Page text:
Illustration by Pete Sucheski

To split firewood, any ax head will do, but one with a steep bit taper will help cleave your target. The chopping block–broad, knee-high, and firmly set–should support the piece of wood to be chopped where the ax handle will be horizontal at contact. The block also will protect the blade if it drives through.

Take a broad stance at a distance where the ax will connect with the wood when your arms are extended. If right-handed, grip the haft near the head with your right hand and near the knob with your left. Using your shoulders, and swiveling at your hips, swing the ax in a smooth motion up and behind your right shoulder. Rotate your shoulders to bring the ax forward. The right hand should meet the left as your left wrist “breaks” to permit a strike of maximum force. At the strike, give the handle a little twist. This will prevent the ax from sticking in wet, tough wood, and it will “pop” ripe wood neatly in two.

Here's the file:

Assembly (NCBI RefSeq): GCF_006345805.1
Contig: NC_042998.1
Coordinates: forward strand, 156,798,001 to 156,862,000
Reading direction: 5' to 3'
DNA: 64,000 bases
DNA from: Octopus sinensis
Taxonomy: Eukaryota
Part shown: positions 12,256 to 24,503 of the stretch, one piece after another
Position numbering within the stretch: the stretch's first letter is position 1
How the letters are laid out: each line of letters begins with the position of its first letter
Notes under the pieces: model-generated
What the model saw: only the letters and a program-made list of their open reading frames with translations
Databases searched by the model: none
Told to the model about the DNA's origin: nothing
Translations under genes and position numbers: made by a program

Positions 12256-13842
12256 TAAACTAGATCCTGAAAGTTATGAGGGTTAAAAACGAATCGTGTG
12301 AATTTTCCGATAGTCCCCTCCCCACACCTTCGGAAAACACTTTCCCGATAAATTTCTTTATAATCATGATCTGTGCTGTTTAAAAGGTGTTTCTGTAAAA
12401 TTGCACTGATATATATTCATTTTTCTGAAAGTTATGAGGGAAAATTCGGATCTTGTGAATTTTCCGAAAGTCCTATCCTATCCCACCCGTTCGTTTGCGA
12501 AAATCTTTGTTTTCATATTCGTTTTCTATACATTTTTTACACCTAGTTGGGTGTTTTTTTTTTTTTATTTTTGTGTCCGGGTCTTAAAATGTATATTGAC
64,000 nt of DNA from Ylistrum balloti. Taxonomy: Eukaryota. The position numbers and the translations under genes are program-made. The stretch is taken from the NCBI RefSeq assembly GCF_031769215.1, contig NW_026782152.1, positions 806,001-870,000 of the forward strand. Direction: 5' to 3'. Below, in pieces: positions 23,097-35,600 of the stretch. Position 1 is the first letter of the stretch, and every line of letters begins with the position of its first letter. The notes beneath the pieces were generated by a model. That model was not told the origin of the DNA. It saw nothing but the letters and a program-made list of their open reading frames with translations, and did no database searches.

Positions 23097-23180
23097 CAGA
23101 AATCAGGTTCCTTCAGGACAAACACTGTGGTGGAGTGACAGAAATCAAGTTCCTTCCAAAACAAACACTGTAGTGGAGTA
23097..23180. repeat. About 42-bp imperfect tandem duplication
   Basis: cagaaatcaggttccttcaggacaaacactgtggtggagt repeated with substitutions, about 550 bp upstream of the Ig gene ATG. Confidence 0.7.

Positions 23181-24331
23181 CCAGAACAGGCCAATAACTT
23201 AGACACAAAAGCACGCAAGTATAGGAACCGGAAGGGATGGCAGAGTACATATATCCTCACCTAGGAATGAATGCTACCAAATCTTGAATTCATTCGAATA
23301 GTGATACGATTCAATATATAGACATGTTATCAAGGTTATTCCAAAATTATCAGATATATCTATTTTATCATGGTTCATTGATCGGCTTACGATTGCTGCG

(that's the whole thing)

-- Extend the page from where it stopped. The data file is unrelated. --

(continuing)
If you get a piece of wood that won’t yield, use a splitting maul. Never strike an ax head with steel to drive it deeper, lest you chip the poll. If the head comes loose, secure it by driving tightening wedges into the end of the handle at the eye.